Renovation plans for a Rosenwald school in Albemarle County can now move forward.
The Albemarle County Board of Supervisors at its meeting Wednesday evening unanimously approved a special-use permit for St. John Family Life and Fitness Center Inc. and the Building Goodness Foundation to allow the building in the Cobham-Gordonsville area to be used as a community center.
Rebecca Kinney, president of the St. John group, said the programming at the community center — which will include exercise and other classes, workshops, lectures and a resource library — will be available to everyone.
“We will continue the legacy of education established in the past into the future with the education of the mind, body and soul,” she said.
The school was constructed in 1922 and was one of seven Rosenwald schools built in Albemarle. The Rosenwald Fund was established by Julius Rosenwald of Sears, Roebuck and Co., in partnership with Booker T. Washington, president of the Tuskegee Institute, to build schools primarily for African American children throughout the South.
The project is part of the Building Goodness Foundation’s C’ville Builds program, which is supporting construction, repair and restoration efforts in the area, specifically for low-income homeowners, nonprofit organizations and small businesses that are struggling as a result of the pandemic and ongoing effects of structural inequity.
The project team members — who include two engineers, two project managers and one historic preservation architect — are working pro bono on the St. John School renovation.
Jody Lahendro, the historic preservation architect on the project, said about 85% of the original historic finishes still exist in the school, which had been a residence from 1954 until 2003.
“We’ll be taking away the later finishes, we’ll be restoring the interior, and then because of the new uses, we’ll be adding some walls,” he said. “These walls are being designed so that they comply with the secretary [of the U.S Department of the Interior’s] Standards for Rehabilitation. They will be distinctly different from, but compatible with, the resident interior of the building so that one could come in and tell what the two classrooms were inside.”
Kinney said the St. John group recently was awarded $10,000 to help make the building handicap accessible. They also have submitted an application to the federal government for $108,000 in funding for the HVAC system, plumbing, electric and a new well.
“What’s remaining is the carpentry work that needs to be done, so we have a couple of donors who are anxious to help us raise that money for the additional amount that we need for the carpentry work,” she said.
With approval of the special-use permit, they plan to start work at the end of the summer, with completion expected around the fall of 2022.
More information on the project is available at stjohnfamilylife.org.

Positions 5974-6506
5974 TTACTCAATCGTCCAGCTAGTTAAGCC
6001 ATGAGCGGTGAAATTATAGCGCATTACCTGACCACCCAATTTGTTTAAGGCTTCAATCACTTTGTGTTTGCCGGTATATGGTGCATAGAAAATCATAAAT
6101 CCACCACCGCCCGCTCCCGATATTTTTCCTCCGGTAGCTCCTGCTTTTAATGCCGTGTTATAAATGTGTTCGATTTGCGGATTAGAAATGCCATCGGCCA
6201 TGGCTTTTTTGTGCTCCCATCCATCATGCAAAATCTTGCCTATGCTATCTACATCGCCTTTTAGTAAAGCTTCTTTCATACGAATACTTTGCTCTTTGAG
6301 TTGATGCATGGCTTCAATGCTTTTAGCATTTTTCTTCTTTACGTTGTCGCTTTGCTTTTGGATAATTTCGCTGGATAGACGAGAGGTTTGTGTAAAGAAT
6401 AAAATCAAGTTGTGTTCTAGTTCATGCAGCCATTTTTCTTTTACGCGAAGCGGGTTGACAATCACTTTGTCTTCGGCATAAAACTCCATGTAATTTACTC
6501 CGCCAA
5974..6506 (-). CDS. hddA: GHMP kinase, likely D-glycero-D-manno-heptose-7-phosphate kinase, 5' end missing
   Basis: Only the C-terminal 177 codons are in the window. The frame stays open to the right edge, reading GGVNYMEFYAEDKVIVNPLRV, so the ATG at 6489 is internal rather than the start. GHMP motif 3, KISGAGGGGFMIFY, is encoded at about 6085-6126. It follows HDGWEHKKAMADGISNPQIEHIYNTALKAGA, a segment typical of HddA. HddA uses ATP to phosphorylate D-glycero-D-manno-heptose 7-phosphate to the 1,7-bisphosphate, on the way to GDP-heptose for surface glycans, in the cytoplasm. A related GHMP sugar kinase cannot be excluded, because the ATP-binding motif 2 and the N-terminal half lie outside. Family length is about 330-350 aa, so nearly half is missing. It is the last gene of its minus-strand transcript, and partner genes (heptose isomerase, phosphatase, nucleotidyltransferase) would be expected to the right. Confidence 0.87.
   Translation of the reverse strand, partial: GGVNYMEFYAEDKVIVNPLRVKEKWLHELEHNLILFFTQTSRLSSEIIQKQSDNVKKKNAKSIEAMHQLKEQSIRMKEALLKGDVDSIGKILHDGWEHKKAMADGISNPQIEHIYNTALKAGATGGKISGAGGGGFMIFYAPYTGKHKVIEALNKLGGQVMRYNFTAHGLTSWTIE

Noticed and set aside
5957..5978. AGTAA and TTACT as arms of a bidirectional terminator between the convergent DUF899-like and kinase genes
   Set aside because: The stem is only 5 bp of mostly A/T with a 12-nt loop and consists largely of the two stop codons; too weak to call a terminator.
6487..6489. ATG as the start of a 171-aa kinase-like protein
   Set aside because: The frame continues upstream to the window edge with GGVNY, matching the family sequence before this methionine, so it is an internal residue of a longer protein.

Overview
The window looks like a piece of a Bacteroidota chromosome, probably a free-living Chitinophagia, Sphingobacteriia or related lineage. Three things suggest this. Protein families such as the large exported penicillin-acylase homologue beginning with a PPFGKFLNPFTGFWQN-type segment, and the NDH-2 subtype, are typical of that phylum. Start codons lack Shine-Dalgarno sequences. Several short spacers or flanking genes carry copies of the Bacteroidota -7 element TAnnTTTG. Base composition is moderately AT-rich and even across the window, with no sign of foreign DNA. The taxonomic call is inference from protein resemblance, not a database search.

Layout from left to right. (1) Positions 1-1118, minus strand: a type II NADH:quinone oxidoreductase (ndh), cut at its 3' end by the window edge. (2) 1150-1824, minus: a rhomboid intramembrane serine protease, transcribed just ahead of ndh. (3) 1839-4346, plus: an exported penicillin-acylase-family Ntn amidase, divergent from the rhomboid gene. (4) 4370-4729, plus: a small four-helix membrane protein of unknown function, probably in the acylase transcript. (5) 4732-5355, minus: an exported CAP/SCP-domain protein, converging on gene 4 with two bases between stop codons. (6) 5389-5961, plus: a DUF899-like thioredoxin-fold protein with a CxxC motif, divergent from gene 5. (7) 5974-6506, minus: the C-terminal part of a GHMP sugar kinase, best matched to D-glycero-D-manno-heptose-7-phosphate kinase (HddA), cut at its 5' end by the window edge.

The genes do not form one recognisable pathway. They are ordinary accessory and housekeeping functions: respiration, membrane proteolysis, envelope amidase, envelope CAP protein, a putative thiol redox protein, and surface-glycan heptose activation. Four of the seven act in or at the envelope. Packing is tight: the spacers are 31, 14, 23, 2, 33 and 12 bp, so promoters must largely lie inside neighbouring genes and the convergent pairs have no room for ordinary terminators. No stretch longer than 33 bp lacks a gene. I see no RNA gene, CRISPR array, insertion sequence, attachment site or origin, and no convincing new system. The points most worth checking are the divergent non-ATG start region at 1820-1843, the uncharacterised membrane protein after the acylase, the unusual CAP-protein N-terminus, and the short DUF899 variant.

After a nationwide search, the Albemarle Board of Supervisors on Wednesday named Kaki Dimock director of social services.
Dimock has been Charlottesville’s director of human services since 2016, and will start with the county on Aug. 16. Albemarle’s former social services director, Phyllis Savides, recently retired after 23 years with the county.
“Kaki stood out to our team because of her range of experience in the human services arena. Our teams have worked together as partners, and we’re glad to have someone with such strong community connections and a demonstrated commitment to collaboration join our leadership team,” Deputy County Executive Doug Walker said in a news release.
Dimock has more than 25 years of experience in a range of settings, including community, family and youth resiliency programs and homelessness prevention. She holds a bachelor’s degree in sociology from Vassar College and a master’s in social work from Columbia University.
“Albemarle County is in my DNA — I grew up here, and after 20 years away, I have made my home here,” Dimock said in the release. “I know this community and I look forward to serving in this role for the community.”
Moody’s Investors Service, S&P Global and Fitch Ratings all have affirmed Albemarle’s Aaa/AAA/AAA issuer credit ratings. According to a news release from the county, in the ratings, Albemarle’s financial policies and management, comprehensive capital planning and budgeting and stable local economy were cited.
Albemarle’s chief financial officer, Nelsie Birch, said in the release that the stronger credit rating allows for lower interest rates, meaning the debt service that Albemarle pays will be lower, generating cost savings for taxpayers.
“We experienced those cost savings with our most recent debt issues,” she said. “Due to low interest rates and the county’s Triple Triple A credit rating, these bonds were priced with interest rates and lower borrowing requirements — below what our team has modeled into our financial forecasts and annual budget. Over the 20-year life of the debt service, the county will save over $42.6 million.”
On June 24, Albemarle issued $57.7 million in public facility revenue bonds to finance the capital program and refinanced approximately $20.4 million of outstanding debt, netting a savings of approximately $2.5 million, according to the county.
The public facility revenue bonds will finance approved capital projects, including additions at Red Hill, Scottsville and Crozet Elementary schools, school division-wide maintenance and improvement projects, county fire rescue apparatus replacement and IT/telecommunications upgrades.